Sales Coaching Series, Part 24: Final thoughts on making sales by phone

I asked you at the end of last week's blog to think about the types of questions that would grab the attention of the recipient and secure you a 10 minute window of airtime or ideally, face-to-face meeting with the decision-maker. Getting to the decision-maker can be one of the most challenging aspects of telesales.

If you are dealing with the receptionist or personal assistant to the decision-maker, very often they are trained to be the blocker and filter to prevent you from wasting their boss's time. This is a mini 40/30/20/10 scenario where you must build a quick relationship with the person on the other end of the phone, get to the needs, present and close. How do you do this?

Courtesy will never go amiss in situations like this. For example, you might say "I have been referred to Helen by Peter in company X, who tells me that she is the decision-maker for (our product/service). May I ask you is that correct"? (Answer is yes) "Great! So I wonder can you help me please?"

This "help me" is a great expression. When one human being asks another for help, rarely is the answer "no". So, asking for help to get this appointment and to, perhaps, make the person taking the call to become a bit of a "hero" in all of this process (because of arranging the appointment), is an added opportunity. By the way, if Peter in company X above, happens to be one of the senior bosses or executives in the company and the referral has come from on-high him, in other words, from the top down, now you are in a far better position of having the appointment granted.

If you happen to be put through to the decision-maker, there and then, your next big task is to secure this 10 minutes of face-to-face time. Explain that you will be brief. There will not be any pressure to make a decision. You need 10 minutes to SHOW your product or service. If the person asks you to send a brochure and so on, this is a classic get-out technique. Refuse nicely because, as you and I know, brochures , usually end up in the bin.

Try to explain that brochures don't work in your business...say it "very often brochures end up in the trash, and we don't want that". Certainly, encourage the decision-maker to refer to your website and any other social media commentary, however, your job is to get in front of the person to show.

What next? You must now be getting to the point where you are tying down the person to commit to the appointment.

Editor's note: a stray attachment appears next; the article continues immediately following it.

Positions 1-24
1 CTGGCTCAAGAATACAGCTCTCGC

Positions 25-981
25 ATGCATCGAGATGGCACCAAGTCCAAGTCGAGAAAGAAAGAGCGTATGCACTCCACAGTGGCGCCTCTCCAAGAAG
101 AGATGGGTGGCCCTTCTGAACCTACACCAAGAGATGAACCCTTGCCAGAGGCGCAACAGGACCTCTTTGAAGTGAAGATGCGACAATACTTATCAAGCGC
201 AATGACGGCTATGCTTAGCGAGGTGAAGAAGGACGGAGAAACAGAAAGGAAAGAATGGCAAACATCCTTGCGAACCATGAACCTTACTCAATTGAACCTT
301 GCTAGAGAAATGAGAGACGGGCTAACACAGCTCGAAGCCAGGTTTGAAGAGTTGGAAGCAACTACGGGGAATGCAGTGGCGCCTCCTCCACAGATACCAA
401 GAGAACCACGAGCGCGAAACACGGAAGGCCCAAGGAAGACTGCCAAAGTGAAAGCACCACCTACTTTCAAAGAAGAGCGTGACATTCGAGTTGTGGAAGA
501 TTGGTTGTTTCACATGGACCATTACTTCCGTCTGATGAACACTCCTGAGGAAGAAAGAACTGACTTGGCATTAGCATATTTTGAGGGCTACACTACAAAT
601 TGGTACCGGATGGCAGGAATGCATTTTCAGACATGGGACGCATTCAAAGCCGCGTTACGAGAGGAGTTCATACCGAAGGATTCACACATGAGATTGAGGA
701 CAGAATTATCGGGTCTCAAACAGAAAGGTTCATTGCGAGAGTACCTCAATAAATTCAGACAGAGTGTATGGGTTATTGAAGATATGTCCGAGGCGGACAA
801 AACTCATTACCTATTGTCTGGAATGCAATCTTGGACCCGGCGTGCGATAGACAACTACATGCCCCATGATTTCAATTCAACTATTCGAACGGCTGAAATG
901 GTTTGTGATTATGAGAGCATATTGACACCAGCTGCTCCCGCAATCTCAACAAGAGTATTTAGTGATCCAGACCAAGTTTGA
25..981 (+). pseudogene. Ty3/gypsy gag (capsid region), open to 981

"May I ask you to open your diary and we can book a time and date now?". If you have succeeded, try to always end telephone appointment conversations with an upbeat, positive statement like "I really think this is going to be great. You will be not be disappointed, I promise. I assure you that it will be your decision 100% and you will be the final judge of this".

So, can you see that this is a "low-pressure, no-pressure" approach? I am not saying, at all, that telesales is easy. Far from it. There is an old rule of thumb that when you are having a conversation with somebody, about 7% accounts for the words you say, 37% represents your tone of voice and the balance is body language. On the phone, the latter is completely absent so you have got to make up for this with your energy, smile, standing up, visualisation and positivity.You can use 100% of these when you get face-to-face, so make sure that you use the telephone to its maximum in order to secure this face-to-face appointment. If you are selling products or services where people are buying straight from over the telephone, we are into call centre techniques and the expertise that these businesses can bring to the mix.

One very good example of combining appointment setting with call centre skills was a company I dealt with a number of years ago. Very cleverly, they outsourced the appointment setting to an independent call centre. Now the sales people who came in on Monday morning, had warmed up leads and a diary full ahead for the week.

In other words, the sales people were now doing what they were paid to do, which was to get out amongst the prospects, build a relationship, listen to the needs, present the products and close the deals. If these sales people had also go through the difficult process of making appointments, being rejected, hearing "no" and so on, what would that have done to their enthusiasm?

If you are a sales manager or boss in the area of winning new business, consider outsourcing appointment setting to those outbound call centres who have the techniques, understand how to make focused marketing and sales calls and do not take "no" personally. This time-saving will create the space for your team to do what they do best, namely, SELL!

And no excuses this time!

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